They recall, for example, how Dorothy and Eddie Wise were intimidated and forcibly removed from their home by county sheriffs and at least 14 U.S. marshals: “On Wednesday, Jan. 20, 2016, Eddie Wise and his wife Dorothy were forcefully driven out of the home and land where they had lived and farmed for over 20 years. At 7:30 in the morning, when Dorothy, who suffers from a debilitating medical condition, was still in bed, several county sheriff’s officers and at least 14 federal marshals in full military gear with guns drawn descended on the farm and forced them to leave,” writes Ana Galvis in “Land Loss and Racism in North Carolina: The Story of Eddie and Dorothy Wise,” published in Food First on March 3, 2016.

The USDA continues to offset Black farmers’ social security, disability and subsidy payments to cover outstanding debts. Eddie Slaughter, a double amputee elder farmer from Buena Vista, Georgia, for over nine years had his social security and disability payments offset – amounting to over $41,000. 

Over the years, aging Black farmers have delayed foreclosures by filing pro se complaints in federal court. 

“As granddaughters of Black agrarian women lightbearers who repurposed sufferings into protective coverings, we carry solutions to restore ecological harmony in our imaginations, hearts and hands,” says Tracy Lloyd McCurty, Esq., co-founder of the Acres of Ancestry Initiative and the Black Agrarian Fund. She also partners with heritage quilters of the Freedom Quilting, a textile cooperative founded by Black women farmers in Alberta, Alabama in 1966. – Art: Jess Hill    

In December 2017, six Black legacy farmers filed a pro se complaint in the United States District Court for the District of Columbia to obtain the recovery mandated by the Pigford Consent Decree (the final settlement agreement in the case), and to stop USDA foreclosures on their family farms. Five of the farmers are from Georgia. 

In 2019, the presiding judge ruled in favor of the United States Department of Agriculture and dismissed the farmers’ complaint. The farmers appealed to the United States Court of Appeals for the District of Columbia Circuit.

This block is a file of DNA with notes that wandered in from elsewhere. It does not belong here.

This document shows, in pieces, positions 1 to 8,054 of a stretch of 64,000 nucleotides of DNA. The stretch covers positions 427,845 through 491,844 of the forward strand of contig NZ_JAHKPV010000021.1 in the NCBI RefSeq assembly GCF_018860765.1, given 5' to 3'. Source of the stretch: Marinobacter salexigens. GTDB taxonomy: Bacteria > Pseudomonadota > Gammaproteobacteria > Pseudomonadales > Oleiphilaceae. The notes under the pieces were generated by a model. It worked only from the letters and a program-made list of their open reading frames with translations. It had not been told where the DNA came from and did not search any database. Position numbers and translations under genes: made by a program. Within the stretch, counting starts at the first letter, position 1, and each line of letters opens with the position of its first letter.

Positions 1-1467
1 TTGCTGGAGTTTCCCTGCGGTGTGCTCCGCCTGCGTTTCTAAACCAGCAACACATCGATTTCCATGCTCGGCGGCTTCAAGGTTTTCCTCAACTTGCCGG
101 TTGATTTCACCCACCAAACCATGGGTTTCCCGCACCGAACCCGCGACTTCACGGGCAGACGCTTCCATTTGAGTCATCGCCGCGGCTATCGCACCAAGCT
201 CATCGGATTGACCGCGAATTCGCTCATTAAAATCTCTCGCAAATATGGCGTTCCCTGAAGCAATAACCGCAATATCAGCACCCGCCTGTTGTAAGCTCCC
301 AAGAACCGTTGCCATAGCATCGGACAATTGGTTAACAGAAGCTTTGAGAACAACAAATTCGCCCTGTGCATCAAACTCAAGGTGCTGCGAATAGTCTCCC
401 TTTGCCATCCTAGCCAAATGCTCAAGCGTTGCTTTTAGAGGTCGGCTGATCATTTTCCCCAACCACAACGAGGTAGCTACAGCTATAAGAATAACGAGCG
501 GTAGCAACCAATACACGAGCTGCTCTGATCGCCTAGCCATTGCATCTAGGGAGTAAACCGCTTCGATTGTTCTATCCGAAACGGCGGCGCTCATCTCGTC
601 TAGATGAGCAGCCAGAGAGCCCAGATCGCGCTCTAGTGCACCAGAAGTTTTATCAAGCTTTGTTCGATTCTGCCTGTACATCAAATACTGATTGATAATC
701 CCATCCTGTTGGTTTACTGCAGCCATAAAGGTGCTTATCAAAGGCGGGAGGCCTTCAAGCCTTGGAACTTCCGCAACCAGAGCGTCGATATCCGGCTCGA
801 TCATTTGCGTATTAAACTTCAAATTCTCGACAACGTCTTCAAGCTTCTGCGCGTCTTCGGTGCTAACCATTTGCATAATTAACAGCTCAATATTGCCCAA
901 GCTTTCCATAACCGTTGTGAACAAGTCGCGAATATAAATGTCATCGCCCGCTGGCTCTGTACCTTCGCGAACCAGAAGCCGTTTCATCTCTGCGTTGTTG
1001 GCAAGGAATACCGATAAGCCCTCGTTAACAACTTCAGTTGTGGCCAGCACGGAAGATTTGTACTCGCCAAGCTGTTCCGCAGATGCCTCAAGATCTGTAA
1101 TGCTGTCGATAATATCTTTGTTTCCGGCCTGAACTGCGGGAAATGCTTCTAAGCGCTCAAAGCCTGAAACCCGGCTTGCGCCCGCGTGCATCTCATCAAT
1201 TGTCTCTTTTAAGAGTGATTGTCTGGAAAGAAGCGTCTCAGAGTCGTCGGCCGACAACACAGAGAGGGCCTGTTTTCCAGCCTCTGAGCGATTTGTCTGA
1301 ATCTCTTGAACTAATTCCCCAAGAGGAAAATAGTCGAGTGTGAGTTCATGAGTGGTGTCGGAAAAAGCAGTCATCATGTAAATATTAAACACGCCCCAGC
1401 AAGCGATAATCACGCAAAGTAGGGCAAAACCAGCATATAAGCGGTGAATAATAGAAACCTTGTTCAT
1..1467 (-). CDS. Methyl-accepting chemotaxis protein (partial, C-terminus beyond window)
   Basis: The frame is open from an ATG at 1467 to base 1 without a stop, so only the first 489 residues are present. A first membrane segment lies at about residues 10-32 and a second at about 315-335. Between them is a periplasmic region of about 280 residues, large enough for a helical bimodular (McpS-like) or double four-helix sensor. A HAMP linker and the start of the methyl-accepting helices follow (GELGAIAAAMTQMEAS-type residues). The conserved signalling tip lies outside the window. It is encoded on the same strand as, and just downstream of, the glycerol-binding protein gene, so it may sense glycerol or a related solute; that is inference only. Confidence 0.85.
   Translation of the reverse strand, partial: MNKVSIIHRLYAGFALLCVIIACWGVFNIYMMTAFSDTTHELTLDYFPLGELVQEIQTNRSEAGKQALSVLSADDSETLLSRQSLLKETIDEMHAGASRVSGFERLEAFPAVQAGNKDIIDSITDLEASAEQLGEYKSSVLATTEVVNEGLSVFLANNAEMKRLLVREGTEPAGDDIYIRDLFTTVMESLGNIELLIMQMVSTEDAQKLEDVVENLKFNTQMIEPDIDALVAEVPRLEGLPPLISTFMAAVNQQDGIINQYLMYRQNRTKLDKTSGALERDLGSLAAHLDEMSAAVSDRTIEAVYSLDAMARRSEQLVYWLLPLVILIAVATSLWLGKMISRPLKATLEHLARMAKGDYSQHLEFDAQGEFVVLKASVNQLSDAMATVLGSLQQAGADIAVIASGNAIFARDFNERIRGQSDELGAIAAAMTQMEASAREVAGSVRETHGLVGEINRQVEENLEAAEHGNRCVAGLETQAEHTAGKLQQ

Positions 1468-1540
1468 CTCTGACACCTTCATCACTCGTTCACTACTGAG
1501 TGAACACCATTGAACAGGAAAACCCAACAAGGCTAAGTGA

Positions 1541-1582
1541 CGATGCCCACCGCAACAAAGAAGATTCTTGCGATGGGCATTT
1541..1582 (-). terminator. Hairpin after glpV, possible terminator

Standing in solidarity with our legacy farmers, we are providing pro bono legal representation to the farmers in their federal appeal. Additionally, we are advocating on behalf of Black legacy farmers to the Georgia Farm Service 

Agency state office to obtain debt settlements rooted in a restorative justice paradigm. 

We have requested the following information from the Georgia FSA state office regarding each of the farmer’s loan accounts: originating principal, interest rate(s), accrued interest, and cumulative and itemized offsets charged against the loan accounts. 

The legacy of this historic lawsuit is the theft of Black farms through debt. Now is the time to rectify this shameful chapter in U.S. history. We urge the president and Congress to enact emergency legislation that cancels the debt of all Pigford legacy farmers; provides full federal and state tax relief; returns the 1.5 million acres under threat of USDA dispossession back to Black farmers (including farmland in USDA inventory); returns all offsets back to Black farmers; and establishes a $2.5 billion restorative justice fund to regenerate the Black agricultural land base.

Dekera Greene Rodriguez, Esq., mom, writer, storyteller, comics creator, co-alchemist, co-founder of Acres of Ancestry Initiative/Black Agrarian Fund and editor of Revenge of DandeLions Griot Collective, can be reached at dekera@acresofancestry.org or 843-790-4860. To learn more, also contact Black Belt Justice Center Executive Director Tracy Lloyd McCurty, Esq., at P.O. Box 2521, Washington DC 20013, tmccurty@blackbeltjustice.org or 202-486-9857 – and visit Linktree: https://linktr.ee/acresofancestry and www.acresofancestry.org. The Bay View thanks former Congresswoman Cynthia McKinney for alerting us to this story.